Tuesday, May 30, 2006

Dr. Al Mohler on Enron

Last week, Federal courts handed down convictions for Ken Lay and Jeff Skilling, the former corporate chiefs of Enron.

No other company better represented the "irrational exuberance" of the market back in 2000 than Enron. Throughout the late 90s and 2000, Fortune magazine named Enron as the most innovative company in America. Since their collapse in 2001, it's become the poster child for corporate fraud and corruption.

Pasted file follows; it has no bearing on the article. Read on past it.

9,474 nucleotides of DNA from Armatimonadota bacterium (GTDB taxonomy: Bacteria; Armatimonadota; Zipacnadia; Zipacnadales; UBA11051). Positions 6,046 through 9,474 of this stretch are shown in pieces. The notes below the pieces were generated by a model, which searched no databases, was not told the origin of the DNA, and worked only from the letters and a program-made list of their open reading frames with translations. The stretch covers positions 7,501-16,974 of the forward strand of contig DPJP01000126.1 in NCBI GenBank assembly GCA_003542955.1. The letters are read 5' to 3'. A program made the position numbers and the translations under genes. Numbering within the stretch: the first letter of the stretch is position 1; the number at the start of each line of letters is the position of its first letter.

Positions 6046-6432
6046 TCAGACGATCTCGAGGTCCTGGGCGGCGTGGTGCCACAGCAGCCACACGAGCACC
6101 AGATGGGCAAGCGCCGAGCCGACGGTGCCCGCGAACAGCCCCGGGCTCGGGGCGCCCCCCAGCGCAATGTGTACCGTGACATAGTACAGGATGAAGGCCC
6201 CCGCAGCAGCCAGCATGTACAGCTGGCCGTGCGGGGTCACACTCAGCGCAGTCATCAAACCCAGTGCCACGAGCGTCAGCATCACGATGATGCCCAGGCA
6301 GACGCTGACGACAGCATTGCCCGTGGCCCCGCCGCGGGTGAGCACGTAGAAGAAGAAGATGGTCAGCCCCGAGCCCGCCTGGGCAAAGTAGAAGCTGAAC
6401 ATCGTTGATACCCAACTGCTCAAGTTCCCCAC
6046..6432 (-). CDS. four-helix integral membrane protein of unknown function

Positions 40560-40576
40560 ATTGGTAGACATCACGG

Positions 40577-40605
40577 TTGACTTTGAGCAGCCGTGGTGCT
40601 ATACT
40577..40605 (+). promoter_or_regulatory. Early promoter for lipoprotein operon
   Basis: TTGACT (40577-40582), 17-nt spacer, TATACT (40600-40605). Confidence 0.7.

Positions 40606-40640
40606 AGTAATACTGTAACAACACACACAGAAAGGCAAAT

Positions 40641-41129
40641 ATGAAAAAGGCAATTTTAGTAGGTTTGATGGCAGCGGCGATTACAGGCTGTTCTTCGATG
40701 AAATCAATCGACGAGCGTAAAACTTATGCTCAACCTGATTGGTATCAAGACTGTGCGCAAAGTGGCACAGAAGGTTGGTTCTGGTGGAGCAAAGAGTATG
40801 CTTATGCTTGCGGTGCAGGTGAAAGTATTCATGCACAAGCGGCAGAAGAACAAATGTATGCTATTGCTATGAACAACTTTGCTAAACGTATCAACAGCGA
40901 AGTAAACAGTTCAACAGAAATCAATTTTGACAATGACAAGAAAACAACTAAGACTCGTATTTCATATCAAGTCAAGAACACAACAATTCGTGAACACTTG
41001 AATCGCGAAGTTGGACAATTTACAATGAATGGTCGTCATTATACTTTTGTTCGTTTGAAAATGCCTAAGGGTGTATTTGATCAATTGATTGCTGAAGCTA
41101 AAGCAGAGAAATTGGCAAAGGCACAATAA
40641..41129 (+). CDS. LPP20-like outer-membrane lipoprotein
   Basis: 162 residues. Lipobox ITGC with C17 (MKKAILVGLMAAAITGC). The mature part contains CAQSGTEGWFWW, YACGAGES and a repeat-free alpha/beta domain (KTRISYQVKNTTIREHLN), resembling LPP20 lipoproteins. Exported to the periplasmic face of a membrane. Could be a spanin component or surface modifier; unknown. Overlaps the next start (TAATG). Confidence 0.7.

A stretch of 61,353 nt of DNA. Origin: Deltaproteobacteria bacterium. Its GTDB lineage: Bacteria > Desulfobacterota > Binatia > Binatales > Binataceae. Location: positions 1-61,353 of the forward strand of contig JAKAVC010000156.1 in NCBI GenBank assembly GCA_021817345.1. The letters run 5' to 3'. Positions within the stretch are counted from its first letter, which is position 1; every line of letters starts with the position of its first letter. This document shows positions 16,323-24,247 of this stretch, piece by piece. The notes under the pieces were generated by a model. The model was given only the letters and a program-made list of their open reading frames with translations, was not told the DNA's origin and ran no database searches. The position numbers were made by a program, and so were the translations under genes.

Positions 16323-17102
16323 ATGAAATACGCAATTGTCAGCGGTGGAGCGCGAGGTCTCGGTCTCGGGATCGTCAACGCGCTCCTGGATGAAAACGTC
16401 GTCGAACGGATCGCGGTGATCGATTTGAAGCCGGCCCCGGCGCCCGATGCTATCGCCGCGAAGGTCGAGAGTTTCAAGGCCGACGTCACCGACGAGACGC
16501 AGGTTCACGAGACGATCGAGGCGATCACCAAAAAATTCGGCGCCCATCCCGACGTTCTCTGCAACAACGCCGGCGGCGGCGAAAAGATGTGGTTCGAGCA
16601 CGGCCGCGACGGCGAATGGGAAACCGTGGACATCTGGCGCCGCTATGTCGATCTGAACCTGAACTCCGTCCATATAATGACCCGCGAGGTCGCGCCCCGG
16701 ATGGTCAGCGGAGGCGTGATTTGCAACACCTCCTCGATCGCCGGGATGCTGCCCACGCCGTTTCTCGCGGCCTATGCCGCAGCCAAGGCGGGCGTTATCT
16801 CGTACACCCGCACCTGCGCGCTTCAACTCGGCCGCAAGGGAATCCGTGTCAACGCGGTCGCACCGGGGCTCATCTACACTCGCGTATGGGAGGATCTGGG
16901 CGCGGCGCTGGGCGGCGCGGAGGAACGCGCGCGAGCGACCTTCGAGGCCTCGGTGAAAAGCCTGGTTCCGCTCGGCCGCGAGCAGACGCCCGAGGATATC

Al Mohler comments on this sad tale of corporate demise. He offers the view that we should set our eyes on a better day where perfect justice will prevail and no corruption will exist.

1 comment:

Meng said...

I definitely do not have the full angle on the story behind Ken Lay and Jeff Skilling; but I certainly can see how easily corporate chiefs can be pressured into making the "bad" look good. When every word from their mouths can move their stocks up or down and when shareholders evaluate them on a strict performance basis.

Al Mohler's comments bring great comfort and hope for the day when nothing is measured in terms of $ and cents...